SpaceX’s Starbase facility at Boca Chica in Texas, is now open.
Michael Sheetz | CNBC
The Federal Aviation Administration has delayed its fourth environmental review of SpaceX’s Starship Rocket program in Texas for the fourth consecutive time. It pushed a decision back to May.
SpaceX requires a license from FAA to conduct Starship flight tests and launch operational launches from its private facility at Boca Chica in Texas. The FAA began its environmental review in November 2020. It has delayed making a decision three times in the last five months, from Dec. 31 through Feb. 28. to March. 28 to April. 29 and expects to release the assessment by May 31.
“The FAA is currently working towards issuing the final Programmatic Environmental Assessment. (PEA)…. SpaceX made multiple modifications to its application that will require additional FAA analysis. “The agency continues to review approximately 18,000 general public comments,” said the regulator in a statement.
SpaceX’s Starship is a nearly 400-foot tall, reusable rocket. It was designed with the goal to create a vehicle that can transport cargo and people beyond Earth. SpaceX’s Raptor engines power the rocket and its Super Heavy booster.
SpaceX has successfully completed several high-altitude flight tests using Starship prototypes. However, its next major goal is to reach space. SpaceX was expected to reach this milestone last year, but development progress has been slowed. Regulation approval is still needed for the orbital flight test.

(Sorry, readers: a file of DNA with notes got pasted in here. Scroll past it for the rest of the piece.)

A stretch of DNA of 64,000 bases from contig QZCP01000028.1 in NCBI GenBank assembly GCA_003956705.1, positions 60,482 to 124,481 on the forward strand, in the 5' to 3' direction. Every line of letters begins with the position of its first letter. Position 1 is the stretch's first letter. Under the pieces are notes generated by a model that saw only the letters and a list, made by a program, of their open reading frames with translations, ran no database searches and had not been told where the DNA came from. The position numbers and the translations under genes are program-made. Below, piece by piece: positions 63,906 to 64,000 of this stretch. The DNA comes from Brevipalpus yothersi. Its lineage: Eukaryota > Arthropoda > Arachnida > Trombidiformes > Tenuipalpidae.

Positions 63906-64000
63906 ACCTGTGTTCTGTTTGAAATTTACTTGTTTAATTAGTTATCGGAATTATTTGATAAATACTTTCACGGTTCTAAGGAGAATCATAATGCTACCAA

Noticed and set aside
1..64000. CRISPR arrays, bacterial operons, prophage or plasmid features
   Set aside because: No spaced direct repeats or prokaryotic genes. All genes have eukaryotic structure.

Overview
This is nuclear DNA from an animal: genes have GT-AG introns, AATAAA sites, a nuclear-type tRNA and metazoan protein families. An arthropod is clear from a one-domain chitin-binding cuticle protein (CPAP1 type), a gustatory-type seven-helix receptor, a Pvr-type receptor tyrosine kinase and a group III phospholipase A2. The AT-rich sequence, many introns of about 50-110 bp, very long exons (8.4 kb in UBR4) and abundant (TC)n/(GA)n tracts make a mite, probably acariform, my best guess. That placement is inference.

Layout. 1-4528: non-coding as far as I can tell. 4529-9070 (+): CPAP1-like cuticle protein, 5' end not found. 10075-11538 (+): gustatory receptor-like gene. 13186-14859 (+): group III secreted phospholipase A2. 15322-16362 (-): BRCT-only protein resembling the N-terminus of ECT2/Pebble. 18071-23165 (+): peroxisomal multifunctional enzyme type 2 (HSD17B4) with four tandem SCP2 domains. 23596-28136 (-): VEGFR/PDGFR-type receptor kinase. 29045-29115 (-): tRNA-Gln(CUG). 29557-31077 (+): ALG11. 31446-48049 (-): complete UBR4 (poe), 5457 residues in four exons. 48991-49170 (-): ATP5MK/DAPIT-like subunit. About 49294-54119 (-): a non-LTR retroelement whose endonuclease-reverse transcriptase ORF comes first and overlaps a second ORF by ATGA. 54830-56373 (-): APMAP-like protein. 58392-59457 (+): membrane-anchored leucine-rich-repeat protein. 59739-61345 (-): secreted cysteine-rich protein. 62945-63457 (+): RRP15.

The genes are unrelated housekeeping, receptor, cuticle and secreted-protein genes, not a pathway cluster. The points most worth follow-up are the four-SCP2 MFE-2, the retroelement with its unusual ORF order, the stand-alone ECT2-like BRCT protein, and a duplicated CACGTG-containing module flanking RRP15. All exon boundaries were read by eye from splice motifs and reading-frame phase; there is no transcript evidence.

Elon Musk, SpaceX CEO, presented a presentation on Starship at Starbase in Texas in February. He described the company’s plans and the obstacles that would prevent the rocket from being tested.
Musk stated that SpaceX had a “rough indication” that approval might be granted in March. Musk has since stated that he expected SpaceX to launch the first Starship orbital spaceflight in May. However, Musk is following the FAA updates and said that he was hoping SpaceX would be able do so in May. The FAA update on Friday now pushes the launch date to June.
Musk and SpaceX should consider what they would do with their Starship development program, if the FAA does a deeper assessment. Musk stated that moving Starship operations from Starbase to Florida’s Cape Canaveral is the best alternative in such a scenario. This would likely result in a launch hiatus for Starbase for an additional year. SpaceX already has started building a launchpad for Starship at Launch Complex 39A at NASA’s Kennedy Space Center. SpaceX leases the facility from the agency.
“Worst case scenario is that we would… have to delay for six to 8 months to build up Cape launch tower and launch [Starship]Musk stated in February that “from there”
The regulator’s continued review is yet another item in Musk’s varied list of projects. Musk this week sold more than $8B worth of Tesla stock, as he works on taking Twitter private.
SpaceX’s Starship rocket prototypes and Super Heavy booster stand at its Starbase facility in Texas.
Michael Sheetz | CNBC